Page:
The Dream Act, a bill to provide a path to citizenship for some illegal immigrants who entered the United States before age 16, died on the Senate floor on Saturday morning.
The failure of the bill - amid widespread opposition from Senate Republicans - is a major disappointment for Hispanic activists, who have grown increasingly frustrated with the lack of progress on immigration reform under President Obama.
The vote to end debate on the Dream Act and move to a final vote received only 55 votes, short of the 60 votes needed to overcome a Republican-led filibuster. Forty-one senators voted no.
Three Republicans - Indiana's Dick Lugar, Utah's Bob Bennett and Alaska's Lisa Murkowski - were among the yes votes. Five Democrats voted no: Max Baucus and John Tester of Montana, Kay Hagan of North Carolina, Ben Nelson of Nebraska, and Mark Pryor of Arkansas. The bill had already passed the House and is supported by President Obama.
Dream Act Passes House, Likely Doomed in Senate
The Dream Act would have allowed illegal immigrants to apply for citizenship if they entered the United States as children, graduated from high school or gotten an equivalent degree, and have been in the United States for at least five years. They must also have no serious criminal record and agree to complete two years of college or military service. Applicants would have had to wait ten years for citizenship, pay any back taxes and undergo background checks before gaining legal status.
While Democrats cast the bill as providing opportunity for upstanding young people who are not at fault for their illegal status, Republicans hammered it as offering "mass amnesty" that will encourage more illegal immigration.
The bill has little chance of passage under the new, more Republican Congress taking office in January.
Senate Majority Leader Harry Reid vowed to move on comprehensive immigration reform this year, saying in April there were "no excuses" for failure. Mr. Obama also called for movement on comprehensive reform this year. That didn't happen, but Hispanic groups, a growing and crucial voting bloc that largely backs Democrats, pushed for passage of the Dream Act as a first step in that direction.
Republicans say they are unwilling to take action on comprehensive immigration reform or any other immigration bill until America's borders are secure. They accused Democrats of moving forward on a Dream Act vote now for political purposes.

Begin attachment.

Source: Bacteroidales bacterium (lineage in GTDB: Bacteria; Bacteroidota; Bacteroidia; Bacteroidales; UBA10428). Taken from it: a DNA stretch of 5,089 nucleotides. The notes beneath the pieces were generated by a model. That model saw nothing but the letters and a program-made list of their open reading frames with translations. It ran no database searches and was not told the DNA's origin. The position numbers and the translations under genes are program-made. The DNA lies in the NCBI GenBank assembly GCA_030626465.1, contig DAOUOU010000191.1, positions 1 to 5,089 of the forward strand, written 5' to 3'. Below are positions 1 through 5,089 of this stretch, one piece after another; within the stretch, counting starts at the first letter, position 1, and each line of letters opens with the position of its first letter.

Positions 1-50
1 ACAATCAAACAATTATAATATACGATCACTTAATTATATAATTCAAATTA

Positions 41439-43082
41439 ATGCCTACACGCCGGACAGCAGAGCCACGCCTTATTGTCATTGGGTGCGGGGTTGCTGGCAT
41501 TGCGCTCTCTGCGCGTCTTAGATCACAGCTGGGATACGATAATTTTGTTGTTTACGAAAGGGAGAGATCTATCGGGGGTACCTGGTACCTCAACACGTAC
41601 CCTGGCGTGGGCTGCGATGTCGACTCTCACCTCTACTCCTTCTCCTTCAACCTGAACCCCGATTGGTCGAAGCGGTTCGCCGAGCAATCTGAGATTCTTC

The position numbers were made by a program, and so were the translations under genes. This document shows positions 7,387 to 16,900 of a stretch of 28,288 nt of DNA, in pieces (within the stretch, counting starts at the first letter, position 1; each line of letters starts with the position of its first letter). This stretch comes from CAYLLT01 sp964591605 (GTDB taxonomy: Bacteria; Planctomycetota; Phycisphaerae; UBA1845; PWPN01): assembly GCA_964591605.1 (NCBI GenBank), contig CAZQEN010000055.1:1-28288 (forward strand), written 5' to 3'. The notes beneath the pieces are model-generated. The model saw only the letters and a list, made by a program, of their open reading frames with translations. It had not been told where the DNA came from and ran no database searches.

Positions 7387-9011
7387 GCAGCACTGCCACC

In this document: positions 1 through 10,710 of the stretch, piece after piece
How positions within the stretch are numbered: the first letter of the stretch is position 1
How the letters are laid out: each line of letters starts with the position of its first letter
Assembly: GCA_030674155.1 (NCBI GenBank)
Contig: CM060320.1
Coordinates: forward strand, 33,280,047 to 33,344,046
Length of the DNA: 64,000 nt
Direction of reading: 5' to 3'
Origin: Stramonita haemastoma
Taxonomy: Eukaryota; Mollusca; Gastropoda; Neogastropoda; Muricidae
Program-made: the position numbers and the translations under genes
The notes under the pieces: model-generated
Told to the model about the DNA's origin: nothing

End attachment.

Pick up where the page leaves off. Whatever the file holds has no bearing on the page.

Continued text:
Illinois Democratic Sen. Dick Durbin, a leading proponent of the measure, strongly denied that claim before the vote. He showed photos of successful young people who could gain citizenship under the bill, including the leader of the UCLA marching band, and argued that the bill was about providing opportunity to those who deserve it. He also called for Republicans to back the bill in what he said would be an "act of political courage" for members of the GOP.
"This is our moment in history to show our courage," Durbin said, referring both to votes on the Dream Act and on repeal of the military's "Don't Ask, Don't Tell" policy that was also taking place Saturday. Young people who had traveled to Washington in hopes of convincing senators to vote for the bill looked on from the Senate gallery as he spoke.
After the vote, Durbin lamented the fact that Republicans rejected the proposal -- which previously had stronger bipartisan support -- even after Democrats made a number of adjustments to the bill to appease GOP concerns.
The failure of the Dream Act gives more ammunition to Hispanic leaders who have begun to publicly wonder why Democrats have failed to move forward on their priorities. It appears unlikely that many will move toward Republicans, however, in light of widespread support in the GOP for the controversial Arizona immigration law as well as the rhetoric from some Republicans on "birthright citizenship" and other immigration-related matters.
Democrats say comprehensive immigration reform should include provisions to improve border security and include stiff fines for those that hire illegal immigrants. They say illegal immigrants applying for citizenship should be forced to learn English, pay a fine and "get to the back of the line," in the words of Mr. Obama.
Durbin and other Democratic proponents of the Dream Act nevertheless insisted today they would continue try and pass the measure, as well as comprehensive reform.
"We have to have bipartisan buy-in" to pass comprehensive immigration reform, Sen. Chuck Schumer (D-N.Y.) said. He acknowledged that support isn't there now but said "it might happen" because of the "rightness of the issue" and also because of the political clout of the Latino community.
"I don't think any party can succeed writing off such a large part of America," he said, referring to the Hispanic vote.